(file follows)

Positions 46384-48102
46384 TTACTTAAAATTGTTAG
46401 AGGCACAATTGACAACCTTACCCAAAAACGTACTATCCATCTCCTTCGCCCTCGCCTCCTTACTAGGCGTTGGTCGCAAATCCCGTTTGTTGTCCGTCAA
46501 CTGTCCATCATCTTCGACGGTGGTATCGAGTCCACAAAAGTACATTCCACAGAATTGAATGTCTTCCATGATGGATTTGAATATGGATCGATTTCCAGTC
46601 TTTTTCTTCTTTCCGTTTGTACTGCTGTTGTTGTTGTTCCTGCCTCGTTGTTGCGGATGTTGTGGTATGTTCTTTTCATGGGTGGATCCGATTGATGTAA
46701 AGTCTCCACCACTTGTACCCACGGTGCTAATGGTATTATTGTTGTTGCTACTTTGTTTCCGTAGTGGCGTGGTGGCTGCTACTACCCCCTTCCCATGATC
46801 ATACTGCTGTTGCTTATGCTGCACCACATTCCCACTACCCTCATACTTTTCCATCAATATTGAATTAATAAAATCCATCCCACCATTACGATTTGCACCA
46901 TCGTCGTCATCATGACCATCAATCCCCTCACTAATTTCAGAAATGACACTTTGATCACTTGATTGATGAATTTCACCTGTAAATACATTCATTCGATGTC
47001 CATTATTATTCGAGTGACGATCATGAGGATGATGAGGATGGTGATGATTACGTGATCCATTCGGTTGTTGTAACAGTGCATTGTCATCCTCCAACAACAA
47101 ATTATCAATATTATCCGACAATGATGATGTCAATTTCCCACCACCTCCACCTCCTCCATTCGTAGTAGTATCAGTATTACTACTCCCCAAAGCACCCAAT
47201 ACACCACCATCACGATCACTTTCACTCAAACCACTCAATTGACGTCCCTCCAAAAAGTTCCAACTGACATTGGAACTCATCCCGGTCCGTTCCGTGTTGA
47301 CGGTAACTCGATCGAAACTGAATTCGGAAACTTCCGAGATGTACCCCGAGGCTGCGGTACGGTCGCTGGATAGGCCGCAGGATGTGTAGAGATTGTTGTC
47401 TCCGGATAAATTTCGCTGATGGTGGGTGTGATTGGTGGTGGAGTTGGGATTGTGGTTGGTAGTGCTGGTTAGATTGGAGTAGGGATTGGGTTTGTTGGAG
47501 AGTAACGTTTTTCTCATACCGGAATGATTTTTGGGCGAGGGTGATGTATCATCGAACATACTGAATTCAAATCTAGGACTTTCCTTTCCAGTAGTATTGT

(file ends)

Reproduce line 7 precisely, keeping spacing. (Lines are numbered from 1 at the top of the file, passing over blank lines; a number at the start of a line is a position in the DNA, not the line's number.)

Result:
46801 ATACTGCTGTTGCTTATGCTGCACCACATTCCCACTACCCTCATACTTTTCCATCAATATTGAATTAATAAAATCCATCCCACCATTACGATTTGCACCA